Take Photos Of Clouds For NASA: How You Can Help Predict Weather With Your Phone Camera?

3rd Jun 2024
Take Photos Of Clouds For NASA: How You Can Help Predict Weather With Your Phone Camera?

NASA announced a new project, GLOBE (The Global Learning and Observations to Benefit the Environment), in which everyone can contribute to scientific research on weather prediction. To join it, you don’t need any special meteorological education or equipment: just a phone to photograph the clouds and an app to share the images.

Why NASA Needs Your Photos Of Clouds?

Clouds help spread the sun’s energy around the Earth and can help scientists predict coming weather patterns and anomalies. However, clouds change quickly, so they need to be watched often. In this case, regular people can be helpful by keeping an eye on clouds and sharing what they see with researchers.

Why Don’t The Scientists Do This Themselves?

When you observe clouds, you can give meteorologists a different unique perspective of the atmosphere that is very useful for specific studies. While many satellites take constant images of clouds, they only capture views from above, focusing mostly on high-altitude clouds. This is mainly because satellites often can’t see lower clouds due to higher clouds blocking the view. In contrast, people on the ground have a chance to observe more low-level clouds. On the contrary, people sometimes can’t see high-altitude clouds because lower clouds are in the way.

Consequently, when you combine satellite and ground observations, you can get a much more complete and accurate picture of the sky.

Did Anyone Do This Before?

Data collected by regular observers have already been used by professionals and students to study the effects of eclipses on weather, analyze major meteorological events, and understand how different layers of clouds impact weather patterns and climate change. They even study how cloud cover affects fishing. Now, researchers are exploring ways to use this data for weather forecasting.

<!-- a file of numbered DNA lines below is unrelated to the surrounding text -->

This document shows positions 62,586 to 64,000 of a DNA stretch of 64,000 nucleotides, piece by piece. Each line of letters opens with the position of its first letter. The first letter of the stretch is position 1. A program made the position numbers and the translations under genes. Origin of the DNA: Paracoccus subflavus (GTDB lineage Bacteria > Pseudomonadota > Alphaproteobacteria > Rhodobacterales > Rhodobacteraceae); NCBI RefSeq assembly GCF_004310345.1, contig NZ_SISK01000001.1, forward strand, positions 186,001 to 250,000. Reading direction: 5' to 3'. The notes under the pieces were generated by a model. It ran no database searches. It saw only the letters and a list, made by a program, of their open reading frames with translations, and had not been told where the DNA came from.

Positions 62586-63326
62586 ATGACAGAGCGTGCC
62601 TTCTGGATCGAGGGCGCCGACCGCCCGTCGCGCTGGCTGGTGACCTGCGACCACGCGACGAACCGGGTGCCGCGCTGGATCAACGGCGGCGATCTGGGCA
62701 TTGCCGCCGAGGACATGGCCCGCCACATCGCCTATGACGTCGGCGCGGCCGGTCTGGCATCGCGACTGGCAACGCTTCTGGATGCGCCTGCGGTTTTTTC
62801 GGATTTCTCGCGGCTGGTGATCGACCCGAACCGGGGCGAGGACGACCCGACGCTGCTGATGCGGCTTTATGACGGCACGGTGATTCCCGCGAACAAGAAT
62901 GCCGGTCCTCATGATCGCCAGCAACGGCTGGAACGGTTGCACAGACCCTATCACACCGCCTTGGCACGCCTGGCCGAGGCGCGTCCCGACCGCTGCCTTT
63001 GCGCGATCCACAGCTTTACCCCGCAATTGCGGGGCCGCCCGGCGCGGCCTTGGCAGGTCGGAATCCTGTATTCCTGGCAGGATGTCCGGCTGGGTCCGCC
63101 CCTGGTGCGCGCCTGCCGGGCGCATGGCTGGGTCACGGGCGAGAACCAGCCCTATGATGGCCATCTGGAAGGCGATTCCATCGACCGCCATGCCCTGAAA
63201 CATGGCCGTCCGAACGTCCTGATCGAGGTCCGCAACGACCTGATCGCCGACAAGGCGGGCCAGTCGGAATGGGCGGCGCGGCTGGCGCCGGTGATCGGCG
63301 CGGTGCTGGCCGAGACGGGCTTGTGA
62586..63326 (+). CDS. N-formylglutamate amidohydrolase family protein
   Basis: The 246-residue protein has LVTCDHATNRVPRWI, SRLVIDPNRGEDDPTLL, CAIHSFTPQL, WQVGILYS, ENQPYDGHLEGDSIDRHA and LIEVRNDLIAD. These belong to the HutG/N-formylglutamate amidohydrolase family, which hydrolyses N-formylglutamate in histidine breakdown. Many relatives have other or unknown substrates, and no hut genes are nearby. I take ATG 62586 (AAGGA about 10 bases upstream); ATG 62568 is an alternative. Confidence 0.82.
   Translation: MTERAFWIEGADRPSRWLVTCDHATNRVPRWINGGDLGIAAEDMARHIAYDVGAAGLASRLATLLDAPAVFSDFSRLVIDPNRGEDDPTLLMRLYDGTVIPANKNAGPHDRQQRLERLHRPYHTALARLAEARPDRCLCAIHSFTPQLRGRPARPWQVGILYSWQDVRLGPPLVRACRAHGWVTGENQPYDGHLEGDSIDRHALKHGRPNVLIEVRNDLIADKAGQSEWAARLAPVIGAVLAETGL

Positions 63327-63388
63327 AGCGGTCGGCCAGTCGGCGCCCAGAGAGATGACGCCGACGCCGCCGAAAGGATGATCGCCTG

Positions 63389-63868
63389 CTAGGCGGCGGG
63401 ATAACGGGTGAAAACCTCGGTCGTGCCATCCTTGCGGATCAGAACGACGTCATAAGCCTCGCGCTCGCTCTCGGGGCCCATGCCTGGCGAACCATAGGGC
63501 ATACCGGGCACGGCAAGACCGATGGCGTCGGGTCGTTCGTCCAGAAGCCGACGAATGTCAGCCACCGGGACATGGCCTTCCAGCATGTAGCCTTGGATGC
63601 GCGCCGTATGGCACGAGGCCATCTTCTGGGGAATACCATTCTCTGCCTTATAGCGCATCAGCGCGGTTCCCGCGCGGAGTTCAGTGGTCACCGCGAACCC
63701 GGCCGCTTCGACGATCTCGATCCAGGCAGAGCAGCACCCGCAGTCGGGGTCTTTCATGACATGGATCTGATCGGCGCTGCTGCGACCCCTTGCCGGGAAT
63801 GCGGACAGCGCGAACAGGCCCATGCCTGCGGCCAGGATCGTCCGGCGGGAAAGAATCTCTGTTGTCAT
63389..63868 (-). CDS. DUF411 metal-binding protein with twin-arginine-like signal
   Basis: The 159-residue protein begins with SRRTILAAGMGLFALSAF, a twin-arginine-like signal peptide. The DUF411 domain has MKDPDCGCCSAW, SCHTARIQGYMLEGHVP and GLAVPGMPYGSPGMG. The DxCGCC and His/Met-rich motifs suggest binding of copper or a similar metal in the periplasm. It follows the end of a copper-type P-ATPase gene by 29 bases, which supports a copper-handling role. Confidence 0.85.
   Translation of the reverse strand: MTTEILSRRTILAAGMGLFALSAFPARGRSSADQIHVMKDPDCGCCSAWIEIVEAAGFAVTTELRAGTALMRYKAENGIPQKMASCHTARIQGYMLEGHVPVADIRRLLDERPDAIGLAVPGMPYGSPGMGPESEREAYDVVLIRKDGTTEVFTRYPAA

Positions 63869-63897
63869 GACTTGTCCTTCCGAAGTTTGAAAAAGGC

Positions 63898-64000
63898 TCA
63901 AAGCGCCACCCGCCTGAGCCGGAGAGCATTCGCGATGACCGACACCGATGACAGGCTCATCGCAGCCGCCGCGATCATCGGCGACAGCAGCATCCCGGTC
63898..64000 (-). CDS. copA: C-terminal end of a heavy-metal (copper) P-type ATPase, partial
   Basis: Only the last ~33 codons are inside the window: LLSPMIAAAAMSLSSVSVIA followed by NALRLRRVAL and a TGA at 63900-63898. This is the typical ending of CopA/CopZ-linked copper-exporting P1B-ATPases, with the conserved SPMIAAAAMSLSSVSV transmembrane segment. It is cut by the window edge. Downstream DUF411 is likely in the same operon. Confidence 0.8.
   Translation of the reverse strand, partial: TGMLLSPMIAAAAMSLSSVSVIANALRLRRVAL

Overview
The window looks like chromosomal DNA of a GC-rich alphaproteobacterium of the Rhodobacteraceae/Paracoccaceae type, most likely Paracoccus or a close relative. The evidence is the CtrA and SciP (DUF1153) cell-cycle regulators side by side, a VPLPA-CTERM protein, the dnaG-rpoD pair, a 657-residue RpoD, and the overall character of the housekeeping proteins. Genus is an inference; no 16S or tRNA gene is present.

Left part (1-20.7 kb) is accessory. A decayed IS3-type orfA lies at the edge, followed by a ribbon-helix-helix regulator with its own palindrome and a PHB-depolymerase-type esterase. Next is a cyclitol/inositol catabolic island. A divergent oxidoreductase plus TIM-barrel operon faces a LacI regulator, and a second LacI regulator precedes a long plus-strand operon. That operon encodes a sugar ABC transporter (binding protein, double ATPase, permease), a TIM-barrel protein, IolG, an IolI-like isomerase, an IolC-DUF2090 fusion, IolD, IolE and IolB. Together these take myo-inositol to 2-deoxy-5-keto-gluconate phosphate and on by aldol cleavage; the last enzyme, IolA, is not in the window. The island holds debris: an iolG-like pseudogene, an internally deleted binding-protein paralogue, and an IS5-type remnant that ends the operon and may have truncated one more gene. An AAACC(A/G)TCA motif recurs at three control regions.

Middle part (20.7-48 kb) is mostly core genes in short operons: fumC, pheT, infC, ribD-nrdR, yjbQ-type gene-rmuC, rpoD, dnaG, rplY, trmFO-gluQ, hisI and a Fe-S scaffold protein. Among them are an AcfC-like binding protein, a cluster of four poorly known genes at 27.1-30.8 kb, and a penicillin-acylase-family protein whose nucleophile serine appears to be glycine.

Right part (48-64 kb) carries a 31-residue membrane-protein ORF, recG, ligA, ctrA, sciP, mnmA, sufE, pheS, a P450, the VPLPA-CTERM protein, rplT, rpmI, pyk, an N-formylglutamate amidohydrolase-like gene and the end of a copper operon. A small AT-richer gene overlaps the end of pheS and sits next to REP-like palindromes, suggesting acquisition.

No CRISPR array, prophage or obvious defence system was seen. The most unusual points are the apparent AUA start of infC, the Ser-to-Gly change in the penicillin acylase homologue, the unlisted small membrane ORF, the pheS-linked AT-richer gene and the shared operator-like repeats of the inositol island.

When And Where To Observe Clouds?

You can make observations from anywhere in the world, at any time of day, including dawn and dusk, and in any season, whether the sky is clear, cloudy, or something in between. It’s best to have a relatively unobstructed view without large trees or buildings blocking the sky.

How Many Photos Of Clouds Should I Take?

If shortly, the more data you collect and share, the better. The matter is clouds are moving and changing fast, as we said before.

“The more data we have, the better the chances of getting the statistical numbers we need to get a signal out of the noise. Clouds are so tricky; they’re always changing,” Marilé Colón Robles, Project Scientist for NASA GLOBE Clouds explains.

Download The App To Share Your Photos Of Clouds

If you decide to help the science, download the GLOBE Observer app and create an account on your Apple or Android device. But before making any observations, ensure that your phone detects the date, time, and location correctly.

NASA GLOBE Clouds app
Credit: NASA GLOBE Clouds

The app will then assist you in lining up the perfect shot of the sky in every direction. Satellites don’t always capture what people on the ground see, such as the haboob dust storm that swept through Australia in 2020, so these images are often extremely valuable to scientists.

Apart from the clouds, you can share reports or images that the scientists could benefit from in more detail. You can also make reports on mosquitos, trees, and land cover from within the app. You can even choose to be contacted by a scientist to share your data with.

When all the steps are done, submit the collected data in the app.

How Do I Know My Photos Of Clouds Are Helpful?

For every cloud observation you make, the NASA Langley Research Center in Virginia compares all the submissions and photos with satellite data. They might even send you a personalized email with a table showing the satellite observation and your own! You’re more likely to get such an email if you time your submission with the passing of low-orbiting satellites using the app.

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